Aussies panicking over Centrelink demands to pay up to avoid debt collector
Catherine Herir was wrongly told she owed more than $4000, and should start paying it back to avoid debt collectors. Picture: Supplied
In FY2011 to 12, she claimed benefits after leaving her admin job for full-time study, but Centrelink’s new automated system — introduced in October to claw back money from claimants — had spread her wage across the whole year and calculated she needed to pay back $4500 she claimed while not working.
The 27-year-old told news.com.au she spent a month trying to sort out the issue online, making calls to Centrelink and chasing up old employers from five years ago.
“They suggested that I start a payment plan even before my review was complete to avoid being taken to a debt collector and they would reimburse me later if they found the debt was incorrect, which I refused to do because I knew it was wrong. Maybe that is what they are talking about their ‘recovery success rate’ because people start paying to avoid worse outcomes.
“I finally had enough and had a lengthy conversation with a Centrelink rep where the phone call went on for over an hour. I wouldn’t take no for an answer, so she did my review manually in minutes and then, sure enough, found I was not guilty at all. Human common sense overriding an incorrect computerised system.
“I was stressed and anxious about the debt and my case was straightforward, I couldn’t imagine any pensioner, person with a disability or illness trying to manoeuvre this system.”
Ms Herir’s ordeal is finally over, after she received a letter today confirming she owed nothing. The young woman is one of the lucky ones. Thousands of Aussies are being forced to pay back welfare payments because of suspected Centrelink computer errors.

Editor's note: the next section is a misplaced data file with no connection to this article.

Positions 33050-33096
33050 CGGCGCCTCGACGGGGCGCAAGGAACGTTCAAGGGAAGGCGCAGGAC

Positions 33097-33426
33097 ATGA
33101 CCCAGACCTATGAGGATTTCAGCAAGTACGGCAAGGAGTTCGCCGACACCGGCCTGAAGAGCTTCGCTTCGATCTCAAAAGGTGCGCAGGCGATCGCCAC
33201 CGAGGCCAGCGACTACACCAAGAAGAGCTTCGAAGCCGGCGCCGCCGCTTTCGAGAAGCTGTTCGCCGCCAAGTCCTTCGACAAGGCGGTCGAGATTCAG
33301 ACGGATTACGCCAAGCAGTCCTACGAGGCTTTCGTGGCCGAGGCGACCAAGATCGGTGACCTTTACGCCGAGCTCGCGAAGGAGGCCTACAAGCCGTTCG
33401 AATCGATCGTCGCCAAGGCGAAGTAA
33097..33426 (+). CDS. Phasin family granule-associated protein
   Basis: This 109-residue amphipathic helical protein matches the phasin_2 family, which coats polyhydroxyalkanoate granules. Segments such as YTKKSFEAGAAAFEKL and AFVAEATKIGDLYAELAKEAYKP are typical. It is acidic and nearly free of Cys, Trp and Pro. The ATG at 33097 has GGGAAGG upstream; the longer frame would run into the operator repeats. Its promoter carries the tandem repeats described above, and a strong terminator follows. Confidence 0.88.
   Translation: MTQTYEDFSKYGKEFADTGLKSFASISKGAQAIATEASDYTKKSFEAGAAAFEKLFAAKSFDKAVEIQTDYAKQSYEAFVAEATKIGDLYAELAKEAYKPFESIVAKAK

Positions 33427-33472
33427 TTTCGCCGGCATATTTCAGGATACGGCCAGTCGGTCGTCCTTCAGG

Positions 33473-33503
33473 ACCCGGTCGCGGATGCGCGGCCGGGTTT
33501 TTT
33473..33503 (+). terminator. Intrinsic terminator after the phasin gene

News.com.au has been contacted by scores of scared and angry Australians who say they or their loved ones have been falsely accused of owing money to the social security program, and even pursued by private debt collectors. Several said they had begun paying the unexplained debt because of short timeframes given to sort out the mess, but others do not have a cent to spare.
They include people with autism, those in care, a woman undergoing chemotherapy, the elderly and people with other mental and physical disabilities.
‘SUICIDE WAS MY FIRST THOUGHT’
Colleen McCormack, from Melbourne, suffers from chronic pain and has had multiple surgeries that forced her out of her job in the healthcare industry for most of FY2013-14. The 36-year-old told news.com.au that after receiving a Centrelink letter saying she owed more than $3000 she “cried all the way through Christmas”.
Ms McCormack’s documents show she was out of work on sick leave, yet the automated system said her earnings must apply to the whole year, and she was ordered to pay back $3000.